If you put the standard as Yzerman and Lidstrom and applied it to other teams, you'd have to tear down a lot of numbers. If you put the standard as Osgood for goalies, you'd have to tear down some numbers.
What is significant?
You have to go back to 1973-74 season to find a player other than Yzerman, Lidstrom, or Sergei Fedorov who has played more than a decade in Detroit, started his career in Detroit, and was a key player and top player for as long as Osgood was. The player in 1973-74? Alex Delvecchio. Before that, it's 1971 and Gordie Howe.
Norm Ullman in 1968 is deserving, and should have a banner - especially since his number is already retired anyway. But that probably won't happen.
Osgood is definitely a Hall of Fame goalie. A 400-game winner with six 30-win seasons, two Cups, three finals appearances, one of the best winning percentages of all-time, and his only losing season was his second-to-last year, when he was fighting injuries the whole season on a team with the second-most man-games lost to injury that season.
There is a major difference between the unofficial retirements of Fischer, Aurie, and Konstantinov's numbers. Fischer and Konstantinov only played here a few years. Konstantinov may have deserved retirement had he not had his accident. Fischer likely not, although he was very good and on the verge of becoming an elite defenseman. Aurie's number was retired by the club, but no banner was ever hung and it now is not considered retired; it is simply not available for use. Osgood's contributions to the team were greater than any of those three.
At which point, naturally, comes the Shanahan argument. Why shouldn't Shanahan's number be retired? Shanahan wasn't as important as Yzerman or Fedorov, for one. He also didn't begin his career as a Red Wing, which does seem to have an effect on consideration. Finally, would you consider the third-best forward or the starting goaltender more important to a team, whether that team be good or bad? I vote goalie. Very few dominant teams in history, if any, have been so with a bunch of star forwards, one or two good defensemen, and a mediocre goalie. Edmonton is the closest example I can think of, and both Fuhr and Moog were among the better goalies in the league. The team was so stacked they could have kept Gretzky, and started trading some of the less important assets around him for cash, picks, and inferior players. Why not trade Messier and Fuhr instead of Gretzky?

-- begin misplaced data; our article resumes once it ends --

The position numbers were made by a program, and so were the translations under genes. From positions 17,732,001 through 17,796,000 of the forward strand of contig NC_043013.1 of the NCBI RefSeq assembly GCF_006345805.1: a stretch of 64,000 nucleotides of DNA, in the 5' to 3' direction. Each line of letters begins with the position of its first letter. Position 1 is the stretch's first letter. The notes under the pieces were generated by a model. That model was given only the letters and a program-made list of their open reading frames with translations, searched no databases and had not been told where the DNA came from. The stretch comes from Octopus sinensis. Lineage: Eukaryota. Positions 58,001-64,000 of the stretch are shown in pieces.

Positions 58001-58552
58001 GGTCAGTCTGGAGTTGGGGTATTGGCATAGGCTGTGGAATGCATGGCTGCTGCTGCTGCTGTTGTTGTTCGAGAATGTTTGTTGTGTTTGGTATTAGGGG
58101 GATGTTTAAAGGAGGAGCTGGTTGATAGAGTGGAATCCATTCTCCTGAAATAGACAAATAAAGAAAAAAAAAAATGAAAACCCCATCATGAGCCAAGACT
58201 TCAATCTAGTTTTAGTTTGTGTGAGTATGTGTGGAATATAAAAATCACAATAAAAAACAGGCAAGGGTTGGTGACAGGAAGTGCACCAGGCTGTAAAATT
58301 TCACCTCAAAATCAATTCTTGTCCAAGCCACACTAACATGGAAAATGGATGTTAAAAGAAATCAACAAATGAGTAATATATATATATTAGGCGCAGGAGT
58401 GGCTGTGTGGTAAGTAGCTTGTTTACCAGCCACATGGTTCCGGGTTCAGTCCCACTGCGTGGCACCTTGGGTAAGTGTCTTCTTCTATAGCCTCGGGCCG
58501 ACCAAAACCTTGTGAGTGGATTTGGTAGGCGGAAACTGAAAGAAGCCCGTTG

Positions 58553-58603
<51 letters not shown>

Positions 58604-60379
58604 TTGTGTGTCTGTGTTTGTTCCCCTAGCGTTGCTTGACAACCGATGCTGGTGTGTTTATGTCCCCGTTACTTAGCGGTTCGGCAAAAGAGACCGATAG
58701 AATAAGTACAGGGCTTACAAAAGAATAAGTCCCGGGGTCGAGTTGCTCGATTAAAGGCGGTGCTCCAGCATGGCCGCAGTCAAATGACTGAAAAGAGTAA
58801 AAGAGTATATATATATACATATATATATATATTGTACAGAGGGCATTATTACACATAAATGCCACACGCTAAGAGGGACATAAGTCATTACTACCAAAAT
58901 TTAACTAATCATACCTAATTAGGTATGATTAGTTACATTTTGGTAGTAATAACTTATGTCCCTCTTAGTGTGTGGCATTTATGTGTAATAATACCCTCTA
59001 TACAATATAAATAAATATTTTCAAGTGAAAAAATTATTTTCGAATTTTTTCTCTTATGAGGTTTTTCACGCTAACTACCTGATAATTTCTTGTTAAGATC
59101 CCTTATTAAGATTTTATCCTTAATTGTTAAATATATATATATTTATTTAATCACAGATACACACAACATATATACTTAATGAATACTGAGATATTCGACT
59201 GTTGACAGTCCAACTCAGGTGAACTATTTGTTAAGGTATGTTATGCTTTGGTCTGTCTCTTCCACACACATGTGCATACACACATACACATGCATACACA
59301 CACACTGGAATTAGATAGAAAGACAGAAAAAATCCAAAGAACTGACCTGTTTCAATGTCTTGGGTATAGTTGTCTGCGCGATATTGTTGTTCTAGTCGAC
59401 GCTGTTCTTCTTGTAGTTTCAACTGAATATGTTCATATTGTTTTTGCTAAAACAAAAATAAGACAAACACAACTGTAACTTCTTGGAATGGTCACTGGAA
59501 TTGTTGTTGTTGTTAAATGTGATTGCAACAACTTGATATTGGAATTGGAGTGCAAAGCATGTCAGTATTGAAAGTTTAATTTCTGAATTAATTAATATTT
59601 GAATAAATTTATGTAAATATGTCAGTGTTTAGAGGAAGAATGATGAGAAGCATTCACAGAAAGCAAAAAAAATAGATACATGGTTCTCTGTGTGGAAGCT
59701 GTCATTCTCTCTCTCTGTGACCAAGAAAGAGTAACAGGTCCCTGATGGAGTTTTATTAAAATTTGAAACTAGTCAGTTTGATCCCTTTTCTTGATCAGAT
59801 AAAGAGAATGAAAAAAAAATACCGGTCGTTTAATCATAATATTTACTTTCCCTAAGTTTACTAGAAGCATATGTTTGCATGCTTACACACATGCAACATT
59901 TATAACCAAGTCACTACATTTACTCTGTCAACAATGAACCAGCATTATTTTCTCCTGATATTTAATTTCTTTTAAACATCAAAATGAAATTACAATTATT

Osgood's personal achievements are light. That's the knock against him in the HHOF and retiring his number. He has an impressive resume, but he was never really a star in this league. He was never really considered among the top of his position.
I really don't get your line of reasoning. It's as if you're trying to prove Ozzy's number should be retired by naming people who shouldn't have theirs retired. And what does trading Messier or Fuhr have to do with anything??
You're also putting way too much weight on being a Wing for a long time. Yes that's a factor, because you want to retire a number of a player who is associated first and foremost with that team and considered synonymous with the organization (unlike the Avs retiring Bourque's number), but it requires a lot more than that.
And to be clear, I like Ozzy. I've been a fan over the years and defended him here countless times. But I still don't think he warrants having his number retired.